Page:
4 Simple Steps to Break Your Kids' Sugary Snack Habit

Sweets disrupt the mix of bacteria in their digestive tract, which leads to learning and memory problems as adults.

4 Simple Steps to Break Your Kids' Sugary Snack Habit

There's nothing sweet about offering your children sugar-added foods and beverages. According to new research, the sweets disrupt the mix of bacteria in an adolescent's digestive tract, which then leads to learning and memory problems as adults!

U.S. kids drink an average of 30 gallons of sugary drinks a year and take in even more added sugar from processed foods. That's enough to cause widespread cognition problems down the road, according to researchers who did a lab study on the long-term effects of consuming a lot of sugar during adolescence. The study, in the journal Translational Psychiatry, showed that the sugar bomb increased levels of one particular gut bacterium. That interfered with cognitive development in the hippocampus — a part of the brain that is still undergoing changes in adolescents. And that dims the future adult brain.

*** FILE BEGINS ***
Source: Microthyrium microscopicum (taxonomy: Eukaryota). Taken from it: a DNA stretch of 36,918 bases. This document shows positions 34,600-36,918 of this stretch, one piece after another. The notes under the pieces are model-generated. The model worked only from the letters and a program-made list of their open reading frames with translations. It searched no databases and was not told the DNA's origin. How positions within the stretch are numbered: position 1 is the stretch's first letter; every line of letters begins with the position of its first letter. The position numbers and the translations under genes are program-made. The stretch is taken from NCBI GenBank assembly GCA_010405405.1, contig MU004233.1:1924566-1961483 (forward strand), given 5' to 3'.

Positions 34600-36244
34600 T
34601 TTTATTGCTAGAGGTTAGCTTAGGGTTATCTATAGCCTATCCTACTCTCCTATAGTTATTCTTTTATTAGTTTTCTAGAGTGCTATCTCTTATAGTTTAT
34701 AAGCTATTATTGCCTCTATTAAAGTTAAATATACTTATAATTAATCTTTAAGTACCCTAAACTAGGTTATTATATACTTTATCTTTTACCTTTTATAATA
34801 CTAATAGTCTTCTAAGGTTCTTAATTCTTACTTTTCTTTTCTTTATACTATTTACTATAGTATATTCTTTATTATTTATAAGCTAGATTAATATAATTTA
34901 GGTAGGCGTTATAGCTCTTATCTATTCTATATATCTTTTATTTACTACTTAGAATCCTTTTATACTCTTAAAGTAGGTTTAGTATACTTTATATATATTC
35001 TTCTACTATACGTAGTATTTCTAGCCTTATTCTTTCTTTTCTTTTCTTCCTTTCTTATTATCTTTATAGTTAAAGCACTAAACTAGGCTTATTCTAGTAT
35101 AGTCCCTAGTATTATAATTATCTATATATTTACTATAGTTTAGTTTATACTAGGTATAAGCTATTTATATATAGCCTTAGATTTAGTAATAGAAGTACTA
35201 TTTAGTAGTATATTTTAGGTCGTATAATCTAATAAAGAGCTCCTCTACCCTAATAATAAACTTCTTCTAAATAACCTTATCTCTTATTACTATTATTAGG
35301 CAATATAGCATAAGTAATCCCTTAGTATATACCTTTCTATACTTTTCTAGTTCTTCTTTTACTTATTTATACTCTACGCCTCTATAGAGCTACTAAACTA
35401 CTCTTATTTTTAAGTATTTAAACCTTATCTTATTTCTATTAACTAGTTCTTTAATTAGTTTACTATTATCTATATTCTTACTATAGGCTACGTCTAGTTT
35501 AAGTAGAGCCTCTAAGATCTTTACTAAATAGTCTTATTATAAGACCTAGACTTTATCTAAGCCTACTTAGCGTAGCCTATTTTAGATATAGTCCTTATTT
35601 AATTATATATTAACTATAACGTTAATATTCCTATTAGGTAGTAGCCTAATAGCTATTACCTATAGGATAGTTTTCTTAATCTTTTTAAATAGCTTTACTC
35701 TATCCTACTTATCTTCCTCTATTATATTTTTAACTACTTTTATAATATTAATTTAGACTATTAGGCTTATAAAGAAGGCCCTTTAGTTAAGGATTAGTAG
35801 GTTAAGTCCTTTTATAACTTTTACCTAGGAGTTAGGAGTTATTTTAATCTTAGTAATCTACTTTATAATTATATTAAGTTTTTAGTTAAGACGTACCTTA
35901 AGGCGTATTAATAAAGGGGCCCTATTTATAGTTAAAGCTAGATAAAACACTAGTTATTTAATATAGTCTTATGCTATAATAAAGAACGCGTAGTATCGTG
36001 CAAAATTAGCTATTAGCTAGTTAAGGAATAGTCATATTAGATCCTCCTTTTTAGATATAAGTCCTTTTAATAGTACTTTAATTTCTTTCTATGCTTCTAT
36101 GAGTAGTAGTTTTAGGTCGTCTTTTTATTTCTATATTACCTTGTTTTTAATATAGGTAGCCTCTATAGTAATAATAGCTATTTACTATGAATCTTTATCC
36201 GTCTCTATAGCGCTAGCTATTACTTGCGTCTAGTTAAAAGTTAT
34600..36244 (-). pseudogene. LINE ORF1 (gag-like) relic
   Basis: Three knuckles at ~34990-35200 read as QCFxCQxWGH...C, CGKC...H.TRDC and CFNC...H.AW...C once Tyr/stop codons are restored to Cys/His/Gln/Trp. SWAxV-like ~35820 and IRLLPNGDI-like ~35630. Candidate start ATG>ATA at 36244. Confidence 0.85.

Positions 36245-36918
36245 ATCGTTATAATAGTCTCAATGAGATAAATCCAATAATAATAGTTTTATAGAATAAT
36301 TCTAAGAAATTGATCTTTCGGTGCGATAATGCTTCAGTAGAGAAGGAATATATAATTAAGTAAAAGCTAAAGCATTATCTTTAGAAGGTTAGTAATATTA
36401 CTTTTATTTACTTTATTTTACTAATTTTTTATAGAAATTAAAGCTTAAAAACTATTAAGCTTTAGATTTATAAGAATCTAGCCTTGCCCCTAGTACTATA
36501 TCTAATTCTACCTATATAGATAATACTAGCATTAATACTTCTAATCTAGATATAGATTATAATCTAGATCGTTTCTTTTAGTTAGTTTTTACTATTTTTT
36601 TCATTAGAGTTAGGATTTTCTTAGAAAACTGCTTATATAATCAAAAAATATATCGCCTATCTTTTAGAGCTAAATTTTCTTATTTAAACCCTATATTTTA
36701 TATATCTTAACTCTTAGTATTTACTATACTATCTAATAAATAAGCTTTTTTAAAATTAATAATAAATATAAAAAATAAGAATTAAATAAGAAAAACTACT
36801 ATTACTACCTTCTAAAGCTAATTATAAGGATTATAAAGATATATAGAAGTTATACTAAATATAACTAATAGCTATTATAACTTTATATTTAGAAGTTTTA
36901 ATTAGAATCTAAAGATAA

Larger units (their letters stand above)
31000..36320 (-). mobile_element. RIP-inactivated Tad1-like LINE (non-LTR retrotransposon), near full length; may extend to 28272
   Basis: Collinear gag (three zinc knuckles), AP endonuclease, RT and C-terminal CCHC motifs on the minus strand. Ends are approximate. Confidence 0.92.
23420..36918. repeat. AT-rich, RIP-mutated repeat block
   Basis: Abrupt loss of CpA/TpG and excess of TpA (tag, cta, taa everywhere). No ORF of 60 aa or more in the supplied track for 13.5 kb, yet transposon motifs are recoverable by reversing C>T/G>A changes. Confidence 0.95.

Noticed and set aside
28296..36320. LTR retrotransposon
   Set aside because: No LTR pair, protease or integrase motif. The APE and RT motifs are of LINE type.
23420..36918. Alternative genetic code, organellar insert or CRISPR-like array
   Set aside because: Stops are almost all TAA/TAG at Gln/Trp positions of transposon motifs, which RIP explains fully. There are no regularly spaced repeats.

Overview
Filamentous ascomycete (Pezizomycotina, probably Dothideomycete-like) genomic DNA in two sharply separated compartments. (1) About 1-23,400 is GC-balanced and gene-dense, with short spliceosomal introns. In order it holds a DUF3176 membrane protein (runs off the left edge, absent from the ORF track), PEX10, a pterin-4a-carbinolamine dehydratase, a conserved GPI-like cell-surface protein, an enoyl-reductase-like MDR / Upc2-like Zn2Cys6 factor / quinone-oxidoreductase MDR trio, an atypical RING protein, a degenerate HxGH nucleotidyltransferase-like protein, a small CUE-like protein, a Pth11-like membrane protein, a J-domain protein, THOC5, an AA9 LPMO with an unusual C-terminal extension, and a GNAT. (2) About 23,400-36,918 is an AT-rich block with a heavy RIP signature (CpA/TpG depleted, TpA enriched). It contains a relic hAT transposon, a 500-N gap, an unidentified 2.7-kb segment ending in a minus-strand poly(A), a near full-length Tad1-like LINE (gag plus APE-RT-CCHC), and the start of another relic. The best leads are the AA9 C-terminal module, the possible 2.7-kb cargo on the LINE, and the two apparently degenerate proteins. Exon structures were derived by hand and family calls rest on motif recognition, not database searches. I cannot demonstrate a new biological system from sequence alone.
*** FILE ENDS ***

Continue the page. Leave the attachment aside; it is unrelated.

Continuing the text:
So here are some easy ways to break your kids' sugary snack habit.

4 Tips for Parents

1. Never give your children sugar-added beverages (that's where the bulk of kids' added sugar comes from) or foods.

2. Tell them why you are concerned: It can damage their brain.

3. Set a great example by ditching all sugary beverages yourself, including sports and energy drinks.

4. Teach them to read ingredient labels (and do it with them, too!) so everyone knows to avoid any foods that include these sugars:

  • dextrose
  • fructose and high fructose corn syrup
  • glucose
  • lactose
  • maltose sucrose
  • beet sugar
  • cane sugar
  • corn syrup and other syrups
  • maltodextrin
  • molasses.

Give your child a fighting chance to be his or her healthiest, most successful self. That's the sweet thing to do.

Q: I end up overeating because it makes me feel better and I never really get full. I'd like to lose weight but this makes it hard. Any suggestions?

A: Being persistently hungry can cause big trouble. So can overeating for comfort/pleasure. These two behaviors, say researchers from Baylor University's Children's Nutrition Research Center, are controlled deep within your brain by serotonin-producing neurons, but operate separately from each other — one in the hypothalamus, the other in the midbrain. They both can, however, end up fueling poor nutritional choices and obesity.

Eating for Hunger

When hunger is your motive for eating, the question is: "Does your body know when you've had enough?" Well, if you are overweight, obese or have diabetes you may develop leptin resistance and your "I am full" hormone, leptin, can't do its job. The hormone's signal to your hypothalamus is dampened, and you keep eating.

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